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Crime News

A Look Back At The Trial For Harvey Milk's Assassin — And His Light Sentence

Dan White, who assassinated Harvey Milk, the first LGBTQ person elected San Francisco city supervisor, was convicted of manslaughter and not murder. People took to the streets to protest.

By Gina Tron

After the first openly gay man to be elected in public office in California was assassinated by another local politician, many were outraged at the relatively light consequences for the crime.

Harvey Milk was known in San Francisco for his activism against then-popular anti-gay initiatives. He made history when the city elected him as city supervisor in 1977. And, during his time in office, he pushed for LGBTQ equality — but he only managed to serve 11 months before he was assassinated. 

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As the 1984 documentary The Times of Harvey Milk shows, Milk sponsored a historic bill to ban discrimination in public accommodations, housing and employment on the basis of sexual orientation. The Board of Supervisors passed the bill by a vote of 11–1; the sole supervisor against it was Dan White. Mayor George Moscone signed it into law in March 1978.

White was a former police officer who stepped down from his elected position on the board on Nov. 10, 1978, after suffering a series of political losses, SF Gate reflects. Days later, he asked if he could get his position back but Moscone told White on Nov. 26 that he wouldn’t appoint him to replace himself — a move that Milk strongly supported.

On Nov. 27, 1978, White entered San Francisco's City Hall through a basement window — in order to dodge the building’s security — armed with a gun. He then hunted Moscone, 49, and then Milk, 48, down in their offices before shooting them both to death.

Not only did the assassinations shock the city and the country, but many declared it an attack on gay rights because of what Milk came to represent: Someone who would not only fight for the LGBTQ community but for anyone who was discriminated against, according to the documentary.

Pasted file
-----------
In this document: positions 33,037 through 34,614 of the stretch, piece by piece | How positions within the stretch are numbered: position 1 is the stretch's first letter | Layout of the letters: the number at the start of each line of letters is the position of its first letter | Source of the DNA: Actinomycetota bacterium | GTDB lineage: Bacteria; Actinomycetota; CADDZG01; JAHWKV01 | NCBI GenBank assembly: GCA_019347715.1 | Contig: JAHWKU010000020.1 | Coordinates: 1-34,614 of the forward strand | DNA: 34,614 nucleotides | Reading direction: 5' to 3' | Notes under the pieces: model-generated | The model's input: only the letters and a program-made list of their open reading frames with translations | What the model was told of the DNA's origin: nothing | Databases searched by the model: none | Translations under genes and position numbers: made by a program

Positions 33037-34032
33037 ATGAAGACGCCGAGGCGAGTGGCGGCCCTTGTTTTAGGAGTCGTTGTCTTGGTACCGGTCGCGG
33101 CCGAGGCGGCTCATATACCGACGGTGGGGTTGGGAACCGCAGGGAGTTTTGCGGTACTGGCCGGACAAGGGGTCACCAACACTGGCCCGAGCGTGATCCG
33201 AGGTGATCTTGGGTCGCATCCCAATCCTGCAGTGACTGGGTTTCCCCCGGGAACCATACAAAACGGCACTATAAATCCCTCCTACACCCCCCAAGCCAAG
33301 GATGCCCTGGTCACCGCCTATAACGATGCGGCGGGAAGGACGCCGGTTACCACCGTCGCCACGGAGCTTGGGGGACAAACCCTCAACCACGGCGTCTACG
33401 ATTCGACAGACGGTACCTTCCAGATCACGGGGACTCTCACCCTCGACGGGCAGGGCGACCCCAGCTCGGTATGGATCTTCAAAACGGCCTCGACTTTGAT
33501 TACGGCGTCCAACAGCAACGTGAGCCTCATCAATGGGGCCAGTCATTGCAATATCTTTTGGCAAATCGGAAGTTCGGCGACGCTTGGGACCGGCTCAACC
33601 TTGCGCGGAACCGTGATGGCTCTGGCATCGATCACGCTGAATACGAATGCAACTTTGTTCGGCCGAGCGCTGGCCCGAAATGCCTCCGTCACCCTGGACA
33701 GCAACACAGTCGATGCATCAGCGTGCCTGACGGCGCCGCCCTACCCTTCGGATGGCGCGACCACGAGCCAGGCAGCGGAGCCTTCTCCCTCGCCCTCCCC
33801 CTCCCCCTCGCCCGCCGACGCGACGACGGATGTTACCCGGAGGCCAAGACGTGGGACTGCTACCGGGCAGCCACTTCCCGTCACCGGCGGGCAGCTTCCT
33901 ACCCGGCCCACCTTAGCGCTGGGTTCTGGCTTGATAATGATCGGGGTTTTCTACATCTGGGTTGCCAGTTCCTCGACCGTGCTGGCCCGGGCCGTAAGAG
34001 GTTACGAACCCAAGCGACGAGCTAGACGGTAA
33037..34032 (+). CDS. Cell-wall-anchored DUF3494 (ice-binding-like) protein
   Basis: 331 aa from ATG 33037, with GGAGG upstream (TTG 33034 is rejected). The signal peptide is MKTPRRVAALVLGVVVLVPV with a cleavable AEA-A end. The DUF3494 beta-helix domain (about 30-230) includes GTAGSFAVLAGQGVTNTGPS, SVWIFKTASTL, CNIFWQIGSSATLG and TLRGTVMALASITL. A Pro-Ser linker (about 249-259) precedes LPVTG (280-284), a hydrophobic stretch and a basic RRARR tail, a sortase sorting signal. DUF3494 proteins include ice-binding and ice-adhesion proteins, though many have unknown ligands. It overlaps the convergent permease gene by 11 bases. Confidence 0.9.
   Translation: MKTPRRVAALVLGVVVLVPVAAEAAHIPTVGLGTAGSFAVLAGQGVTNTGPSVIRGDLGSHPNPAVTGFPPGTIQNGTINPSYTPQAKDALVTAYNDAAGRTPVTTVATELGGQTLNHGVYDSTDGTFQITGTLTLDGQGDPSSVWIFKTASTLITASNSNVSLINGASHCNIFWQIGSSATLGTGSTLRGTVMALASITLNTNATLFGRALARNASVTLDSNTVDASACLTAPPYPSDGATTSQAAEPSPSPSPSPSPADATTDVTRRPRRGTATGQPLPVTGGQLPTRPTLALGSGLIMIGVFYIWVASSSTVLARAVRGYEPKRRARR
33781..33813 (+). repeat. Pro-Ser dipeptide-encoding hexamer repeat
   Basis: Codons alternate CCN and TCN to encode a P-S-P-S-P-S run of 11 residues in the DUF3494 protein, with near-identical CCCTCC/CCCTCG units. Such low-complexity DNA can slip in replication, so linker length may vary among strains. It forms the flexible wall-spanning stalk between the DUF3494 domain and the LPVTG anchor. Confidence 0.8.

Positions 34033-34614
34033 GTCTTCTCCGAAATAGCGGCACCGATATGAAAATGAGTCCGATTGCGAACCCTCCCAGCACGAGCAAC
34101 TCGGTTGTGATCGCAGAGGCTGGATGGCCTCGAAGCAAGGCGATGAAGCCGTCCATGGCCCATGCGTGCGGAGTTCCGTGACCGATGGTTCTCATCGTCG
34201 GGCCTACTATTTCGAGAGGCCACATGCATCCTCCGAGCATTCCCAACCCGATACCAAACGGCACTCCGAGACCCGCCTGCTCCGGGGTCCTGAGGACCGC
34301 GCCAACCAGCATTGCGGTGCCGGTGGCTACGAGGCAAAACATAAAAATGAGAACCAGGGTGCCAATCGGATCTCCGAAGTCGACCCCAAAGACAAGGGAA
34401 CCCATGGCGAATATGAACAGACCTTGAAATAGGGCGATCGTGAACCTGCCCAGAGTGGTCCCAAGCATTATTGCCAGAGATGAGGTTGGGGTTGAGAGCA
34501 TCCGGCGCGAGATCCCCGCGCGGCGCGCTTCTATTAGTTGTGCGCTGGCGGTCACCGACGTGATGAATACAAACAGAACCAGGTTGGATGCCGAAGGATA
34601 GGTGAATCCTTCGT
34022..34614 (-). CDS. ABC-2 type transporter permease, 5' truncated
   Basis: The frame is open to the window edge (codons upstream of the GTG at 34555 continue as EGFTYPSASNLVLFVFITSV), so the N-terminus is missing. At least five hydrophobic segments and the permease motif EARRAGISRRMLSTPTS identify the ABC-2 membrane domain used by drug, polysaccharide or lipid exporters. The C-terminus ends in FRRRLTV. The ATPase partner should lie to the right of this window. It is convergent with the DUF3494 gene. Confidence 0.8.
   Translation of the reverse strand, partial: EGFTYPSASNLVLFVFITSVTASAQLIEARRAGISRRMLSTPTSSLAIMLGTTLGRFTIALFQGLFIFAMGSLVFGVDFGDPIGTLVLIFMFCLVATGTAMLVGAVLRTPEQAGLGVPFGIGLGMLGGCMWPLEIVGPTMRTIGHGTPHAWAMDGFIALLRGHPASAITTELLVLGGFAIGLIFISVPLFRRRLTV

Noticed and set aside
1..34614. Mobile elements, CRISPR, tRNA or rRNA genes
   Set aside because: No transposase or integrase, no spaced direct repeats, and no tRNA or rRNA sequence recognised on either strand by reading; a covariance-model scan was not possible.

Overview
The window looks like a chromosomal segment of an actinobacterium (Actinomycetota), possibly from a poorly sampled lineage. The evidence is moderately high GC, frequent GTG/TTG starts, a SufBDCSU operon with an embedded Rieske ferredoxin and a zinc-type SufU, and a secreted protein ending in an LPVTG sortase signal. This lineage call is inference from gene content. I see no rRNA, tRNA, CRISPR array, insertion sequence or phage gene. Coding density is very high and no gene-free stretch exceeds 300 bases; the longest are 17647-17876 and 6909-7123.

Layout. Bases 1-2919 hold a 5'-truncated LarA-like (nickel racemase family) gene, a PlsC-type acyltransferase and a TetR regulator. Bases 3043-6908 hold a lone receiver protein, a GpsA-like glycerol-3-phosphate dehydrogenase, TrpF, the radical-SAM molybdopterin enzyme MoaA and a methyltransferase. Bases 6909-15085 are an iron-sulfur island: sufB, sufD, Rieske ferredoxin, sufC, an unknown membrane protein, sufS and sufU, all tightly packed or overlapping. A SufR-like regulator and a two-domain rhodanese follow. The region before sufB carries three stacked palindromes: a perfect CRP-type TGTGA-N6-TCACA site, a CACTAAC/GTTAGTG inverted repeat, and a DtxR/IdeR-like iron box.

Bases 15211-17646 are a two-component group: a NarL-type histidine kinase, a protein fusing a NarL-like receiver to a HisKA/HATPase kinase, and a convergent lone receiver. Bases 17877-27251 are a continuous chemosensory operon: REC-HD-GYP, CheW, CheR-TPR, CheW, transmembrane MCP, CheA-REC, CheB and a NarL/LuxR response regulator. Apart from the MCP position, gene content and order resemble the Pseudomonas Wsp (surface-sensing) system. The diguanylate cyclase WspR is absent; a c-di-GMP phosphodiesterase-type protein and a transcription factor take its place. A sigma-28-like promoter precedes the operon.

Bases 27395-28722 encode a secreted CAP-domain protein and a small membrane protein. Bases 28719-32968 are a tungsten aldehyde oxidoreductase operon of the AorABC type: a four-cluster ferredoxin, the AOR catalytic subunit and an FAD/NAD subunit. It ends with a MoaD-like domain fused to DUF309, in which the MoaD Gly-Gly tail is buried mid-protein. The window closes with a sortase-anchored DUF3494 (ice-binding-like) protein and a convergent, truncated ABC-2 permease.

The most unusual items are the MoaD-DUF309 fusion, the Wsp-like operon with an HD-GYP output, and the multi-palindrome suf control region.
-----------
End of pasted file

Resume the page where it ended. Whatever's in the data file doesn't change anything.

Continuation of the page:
Harvey Milk sits outside his camera shop in San Francisco, November 9, 1977.

What disturbed many in the public even more was the trial that came next. White’s lawyer argued that White was operating at a "diminished capacity," due to depression. As evidence of that depression, defense witness Dr. Martin Blinder cited the fact that White, a previously health-conscious person, had changed his diet to include a lot of junk food, such as Twinkies. (Media coverage of the trial enshrined the term "Twinkie defense" into the lexicon to denote a seemingly longshot legal strategy, though White's attorneys weren't arguing that junk food caused White's actions, only that his increasing consumption of it was a symptom of depression that did contribute to the crime, according to Snopes.)

Prosecutors played White's taped confession at the trial, which they hoped would convince the jury to convict him of first-degree murder. But instead, jurors seemed to empathize with the assassin's sobbing confession. The jury seemed sympathetic to the way that White was depicted by his defense: Someone who was frustrated by living in the shadow of the more-popular Milk. 

White was also depicted as someone who was fed up by with the so-called deterioration of morals. As National Public Radio reported in 2008, “White represented a working-class district where many felt under siege by the rising power of women, minorities and gays.” 

Furthermore, the jurors sympathized with his financial struggles. He was running a failing potato-themed restaurant called Hot Potato on the city's famed Pier 39, and had asked to be re-appointed to the board for the $9,600 salary he had been earning. 

RELATED: How A Gay Man's Execution Forced An Examination Of Anti-LGBTQ Bias Among Juries

The jury convicted White of voluntary manslaughter rather than murder, meaning that he would only serve a few years for both killings. In response to the verdict, thousands of protesters took to the streets with outrage. The documentary shows that some believed if White had just shot the mayor and not Milk, he would have been convicted of murder, and that the verdict came down to homophobia. 

The protests, which started at City Hall and were broken up by tear gas, were exacerbated when police officers rolled into San Francisco's gay district, the Castro, after the City Hall protests had ended and began to illegally shut down gay bars and beat patrons in the street, according to SFGate. Both events, the latter of which only ended when San Francisco's police chief went to the Castro and ordered officers to leave, became known as the "White Night riots."

White served five years and one month. After his release, he died by suicide in 1985.

“In San Francisco, Mr. Milk came to be revered among" the LGBTQ crowd as a "kind of martyr whose death encouraged them to become more aggressive in seeking political power,” the New York Times noted.

(This article was originally published on June 10, 2022. It was updated on June 5, 2023.)